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Donald Trump continued his romp through the Republican presidential primaries on Tuesday with a victory in New Hampshire, where he was on track to win a comfortable majority, with 53 per cent of the vote as early results came in.
His only remaining opponent, Nikki Haley, trailed by some 10 points in a state where she had invested a huge amount of time and resources. It was an echo of last Monday, when Trump sailed through the Iowa caucuses with a record-setting majority. The former president’s polling lead is even larger nationwide.
No Republican presidential candidate in an open primary has ever held such a commanding position at this early point in the modern primary calendar.
How much better has he performed?
Trump’s results in New Hampshire and Iowa were improvements on his presidential debut in 2016, when he went on to win the White House. Then, against a roster of Republican rivals in New Hampshire, he won just 35 per cent of the vote, and in Iowa he finished second to Ted Cruz on 24 per cent.
Trump’s improvements come despite his facing a series of 91 criminal charges across four indictments, and refusing to show up in a series of debates with his opponents.
He is the first non-incumbent Republican since the modern primary system began in the 1970s to win the Iowa caucuses and New Hampshire primary.
For Haley, the former US ambassador to the UN, history is bleak: no Republican has ever won the nomination without winning at least one of these two contests.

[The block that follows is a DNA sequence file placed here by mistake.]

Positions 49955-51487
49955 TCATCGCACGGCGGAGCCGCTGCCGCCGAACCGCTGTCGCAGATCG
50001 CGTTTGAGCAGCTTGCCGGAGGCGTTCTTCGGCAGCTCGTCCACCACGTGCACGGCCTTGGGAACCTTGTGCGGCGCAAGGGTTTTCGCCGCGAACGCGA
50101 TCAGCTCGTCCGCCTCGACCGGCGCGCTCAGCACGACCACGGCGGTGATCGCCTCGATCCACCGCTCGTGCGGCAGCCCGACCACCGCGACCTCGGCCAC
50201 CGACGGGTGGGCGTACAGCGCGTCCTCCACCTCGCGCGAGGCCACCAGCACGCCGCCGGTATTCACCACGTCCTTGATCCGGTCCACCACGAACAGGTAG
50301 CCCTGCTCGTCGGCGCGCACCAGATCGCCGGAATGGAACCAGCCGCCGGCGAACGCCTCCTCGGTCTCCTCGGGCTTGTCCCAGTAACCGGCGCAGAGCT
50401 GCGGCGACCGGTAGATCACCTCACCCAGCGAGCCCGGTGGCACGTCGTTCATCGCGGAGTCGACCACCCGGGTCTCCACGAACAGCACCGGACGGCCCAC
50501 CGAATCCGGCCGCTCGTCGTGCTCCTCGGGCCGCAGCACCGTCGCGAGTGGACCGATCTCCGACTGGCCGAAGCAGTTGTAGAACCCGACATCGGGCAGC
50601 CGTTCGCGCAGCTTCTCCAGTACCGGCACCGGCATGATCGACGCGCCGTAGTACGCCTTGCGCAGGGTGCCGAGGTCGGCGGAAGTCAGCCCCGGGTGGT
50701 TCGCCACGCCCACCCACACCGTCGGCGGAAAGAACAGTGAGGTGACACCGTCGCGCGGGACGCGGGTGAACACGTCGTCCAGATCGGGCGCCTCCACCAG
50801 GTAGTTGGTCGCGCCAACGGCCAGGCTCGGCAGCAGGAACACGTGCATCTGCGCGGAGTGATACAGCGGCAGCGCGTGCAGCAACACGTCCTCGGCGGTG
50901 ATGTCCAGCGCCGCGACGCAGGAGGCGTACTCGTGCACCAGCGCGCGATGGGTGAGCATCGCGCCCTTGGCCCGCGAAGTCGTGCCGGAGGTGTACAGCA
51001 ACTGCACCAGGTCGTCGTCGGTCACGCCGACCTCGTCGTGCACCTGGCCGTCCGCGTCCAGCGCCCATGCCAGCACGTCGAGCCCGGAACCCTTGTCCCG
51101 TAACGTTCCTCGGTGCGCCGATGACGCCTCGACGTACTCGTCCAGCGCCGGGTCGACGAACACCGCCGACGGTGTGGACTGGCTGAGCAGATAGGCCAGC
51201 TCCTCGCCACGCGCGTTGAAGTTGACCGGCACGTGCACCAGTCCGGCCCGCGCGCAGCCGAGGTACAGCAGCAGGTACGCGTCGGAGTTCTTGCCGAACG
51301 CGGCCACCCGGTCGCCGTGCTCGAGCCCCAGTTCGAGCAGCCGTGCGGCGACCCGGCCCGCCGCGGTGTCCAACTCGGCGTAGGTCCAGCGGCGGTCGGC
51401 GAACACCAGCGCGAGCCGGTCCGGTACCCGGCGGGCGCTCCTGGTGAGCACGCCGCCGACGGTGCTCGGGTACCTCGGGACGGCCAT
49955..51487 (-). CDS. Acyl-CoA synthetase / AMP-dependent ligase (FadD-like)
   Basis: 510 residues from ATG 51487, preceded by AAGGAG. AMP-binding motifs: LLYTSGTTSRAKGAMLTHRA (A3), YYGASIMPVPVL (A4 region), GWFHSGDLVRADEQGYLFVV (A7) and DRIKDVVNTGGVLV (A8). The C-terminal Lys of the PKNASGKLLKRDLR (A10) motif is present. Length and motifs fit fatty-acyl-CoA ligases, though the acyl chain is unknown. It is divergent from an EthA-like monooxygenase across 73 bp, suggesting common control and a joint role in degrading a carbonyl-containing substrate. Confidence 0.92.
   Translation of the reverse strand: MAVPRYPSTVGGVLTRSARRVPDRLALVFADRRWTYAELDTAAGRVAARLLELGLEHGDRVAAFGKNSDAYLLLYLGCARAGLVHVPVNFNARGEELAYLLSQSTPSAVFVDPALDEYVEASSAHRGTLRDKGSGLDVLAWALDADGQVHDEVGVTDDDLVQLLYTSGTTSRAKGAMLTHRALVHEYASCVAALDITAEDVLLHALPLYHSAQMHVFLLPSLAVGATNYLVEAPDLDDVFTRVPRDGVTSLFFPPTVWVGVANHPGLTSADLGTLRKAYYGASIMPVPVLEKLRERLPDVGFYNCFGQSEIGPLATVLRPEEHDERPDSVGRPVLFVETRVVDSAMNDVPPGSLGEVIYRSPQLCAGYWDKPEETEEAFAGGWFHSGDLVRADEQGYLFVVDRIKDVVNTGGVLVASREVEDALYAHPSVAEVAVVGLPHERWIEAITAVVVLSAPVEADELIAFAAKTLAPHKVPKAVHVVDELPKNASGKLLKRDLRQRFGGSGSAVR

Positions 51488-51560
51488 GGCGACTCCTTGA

There have been late-blooming nominees on the Democratic side who lost early and recovered — Joe Biden, for example, didn’t win a 2020 primary until South Carolina, the fourth contest. But winning early is a signal of viability, especially for donors. Haley, who has enjoyed the backing of several billionaires, stands to lose funding if she continues to perform poorly in the primaries.
Candidates who flounder early, especially those lacking national support, struggle to recover. “It can doom their campaigns,” said Alex Bolton, a political scientist at Emory University. Big losses in Iowa and New Hampshire “can have devastating headwinds for campaigns with lesser-known candidates”.
Tuesday’s result in New Hampshire aside, Haley is trailing even further behind Trump elsewhere. In the latest averages from FiveThirtyEight, Trump commands 68 per cent support nationwide to Haley’s 12 per cent — though many recent polls were conducted before Florida governor Ron DeSantis left the race over the weekend, and most of his supporters are expected to back Trump.
The next contested primary will take place late next month in South Carolina — Haley’s home state, where she served as governor from 2011 to 2017 — but she trails Trump in polling there by some 37 points.
Even before Tuesday, the Republican field had narrowed at a historic pace, daunted by a clear frontrunner, from six main candidates to two in just the past two weeks.
Despite her loss in New Hampshire, where she spent tens of millions of dollars on advertising — nearly double Trump — Haley has vowed to press on. Her campaign said on Tuesday morning that although “members of Congress, the press, and many of the weak-kneed fellas who ran for president are giving up and giving in — we aren’t going anywhere”.
According to tracking company AdImpact, Haley has already bought at least $2mn in ads that will run over the next month in several states with upcoming primaries, including South Carolina.
It was not impossible for a candidate to win the nomination after losing early, said Jacob Neiheisel, a political scientist at the University at Buffalo. But primary voters in places such as South Carolina and Michigan were not going to be “any less favourable towards Trump”.